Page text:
In a series of tweets Saturday night, President Donald Trump denied reports that he asked a border control official to close the U.S. border with Mexico, and that he offered to pardon the official if he faced legal problems for doing so.

On Friday, The New York Times and CNN reported that last week Trump asked Kevin McAleenan, then the commissioner of U.S. Customs and Border Protection, to shut down the U.S.-Mexico border to stop migrants from coming into the U.S. McAleenan has since been named the acting secretary of homeland security after the resignation of Kirstjen Nielsen on April 10.

Both news organizations cited unnamed administration officials as sources in their reports. The Times report also suggested “it was possible Mr. Trump had intended the comments to Mr. McAleenan as a joke.”

Customs and Border Protection Commissioner Kevin McAleenan (C) announced that
Customs and Border Protection Commissioner Kevin McAleenan (C) announced that the Trump administration will temporarily reassign several hundred border inspectors during a news conference at the border in El Paso, Texas, March 27, 2019.

On Friday, a spokesman for the Department of Homeland Security issued a statement saying: “At no time has the president indicated, asked, directed or pressured the acting secretary to do anything illegal. Nor would the acting secretary take actions that are not in accordance with our responsibility to enforce the law.”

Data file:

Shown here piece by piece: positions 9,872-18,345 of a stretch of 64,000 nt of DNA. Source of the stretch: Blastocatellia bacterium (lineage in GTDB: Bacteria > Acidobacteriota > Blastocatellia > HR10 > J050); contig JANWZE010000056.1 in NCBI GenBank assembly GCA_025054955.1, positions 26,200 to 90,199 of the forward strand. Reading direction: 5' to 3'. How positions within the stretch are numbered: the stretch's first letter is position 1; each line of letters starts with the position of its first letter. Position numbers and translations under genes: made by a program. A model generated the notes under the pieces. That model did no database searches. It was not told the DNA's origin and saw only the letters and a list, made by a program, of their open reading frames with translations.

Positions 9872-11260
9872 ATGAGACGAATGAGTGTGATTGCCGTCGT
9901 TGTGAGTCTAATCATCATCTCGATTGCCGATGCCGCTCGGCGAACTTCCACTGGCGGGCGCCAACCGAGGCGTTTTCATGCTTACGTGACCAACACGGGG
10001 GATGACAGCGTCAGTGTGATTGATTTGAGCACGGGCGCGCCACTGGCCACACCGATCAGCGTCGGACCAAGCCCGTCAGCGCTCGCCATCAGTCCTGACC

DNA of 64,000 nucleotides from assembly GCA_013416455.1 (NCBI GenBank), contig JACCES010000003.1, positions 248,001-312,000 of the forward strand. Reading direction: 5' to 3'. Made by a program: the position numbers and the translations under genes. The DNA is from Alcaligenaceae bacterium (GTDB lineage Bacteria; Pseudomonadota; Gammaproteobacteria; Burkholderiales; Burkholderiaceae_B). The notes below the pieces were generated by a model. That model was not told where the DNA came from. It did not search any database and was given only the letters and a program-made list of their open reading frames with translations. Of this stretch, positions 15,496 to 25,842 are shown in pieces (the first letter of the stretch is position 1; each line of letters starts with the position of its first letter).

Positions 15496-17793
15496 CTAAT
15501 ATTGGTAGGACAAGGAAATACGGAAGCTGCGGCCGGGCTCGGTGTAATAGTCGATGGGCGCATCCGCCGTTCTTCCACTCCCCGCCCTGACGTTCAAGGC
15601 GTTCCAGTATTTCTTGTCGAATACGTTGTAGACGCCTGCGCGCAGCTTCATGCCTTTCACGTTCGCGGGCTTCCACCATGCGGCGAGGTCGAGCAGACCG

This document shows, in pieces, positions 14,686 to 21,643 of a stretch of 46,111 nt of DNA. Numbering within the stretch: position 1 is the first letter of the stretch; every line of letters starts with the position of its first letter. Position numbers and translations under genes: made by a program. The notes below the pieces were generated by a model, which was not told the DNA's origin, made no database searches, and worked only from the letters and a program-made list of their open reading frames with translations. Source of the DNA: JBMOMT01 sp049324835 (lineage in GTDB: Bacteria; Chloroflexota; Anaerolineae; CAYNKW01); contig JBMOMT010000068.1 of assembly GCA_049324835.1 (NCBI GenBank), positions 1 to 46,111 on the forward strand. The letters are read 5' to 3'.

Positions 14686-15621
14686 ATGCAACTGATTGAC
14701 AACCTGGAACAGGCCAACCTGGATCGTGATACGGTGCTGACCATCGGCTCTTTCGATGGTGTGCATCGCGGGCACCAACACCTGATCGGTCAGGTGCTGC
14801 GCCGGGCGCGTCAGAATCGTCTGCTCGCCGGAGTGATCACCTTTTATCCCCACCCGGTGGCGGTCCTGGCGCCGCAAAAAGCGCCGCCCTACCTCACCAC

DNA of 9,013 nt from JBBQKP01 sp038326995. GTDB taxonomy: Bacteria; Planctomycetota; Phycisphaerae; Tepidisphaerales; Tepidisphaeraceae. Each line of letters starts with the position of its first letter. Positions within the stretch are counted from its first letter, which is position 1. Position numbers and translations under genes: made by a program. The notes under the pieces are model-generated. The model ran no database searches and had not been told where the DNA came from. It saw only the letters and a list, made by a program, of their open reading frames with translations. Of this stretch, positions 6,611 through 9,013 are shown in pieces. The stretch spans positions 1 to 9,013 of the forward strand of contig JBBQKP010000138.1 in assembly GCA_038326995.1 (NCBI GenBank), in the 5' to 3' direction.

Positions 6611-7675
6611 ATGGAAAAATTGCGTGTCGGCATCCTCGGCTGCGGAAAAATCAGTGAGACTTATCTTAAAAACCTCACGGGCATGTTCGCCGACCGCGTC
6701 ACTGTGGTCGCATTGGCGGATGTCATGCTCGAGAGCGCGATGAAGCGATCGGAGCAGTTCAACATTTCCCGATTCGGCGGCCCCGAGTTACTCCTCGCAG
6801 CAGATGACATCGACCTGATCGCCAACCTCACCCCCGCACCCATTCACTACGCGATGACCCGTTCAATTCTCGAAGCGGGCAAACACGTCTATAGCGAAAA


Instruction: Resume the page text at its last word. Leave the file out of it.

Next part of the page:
Saturday evening, Trump used social media to issue his own denial, tweeting that he “never offered Pardons to Homeland Security Officials, never ordered anyone to close our Southern Border (although I have the absolute right to do so, and may if Mexico does not apprehend the illegals coming to our Border), and am not ‘frustrated.’ ’’

In his tweets, the president took aim at the Times, saying the newspaper didn’t call the White House to verify its facts, and predicting the 167-year-old newspaper would be gone in six years.

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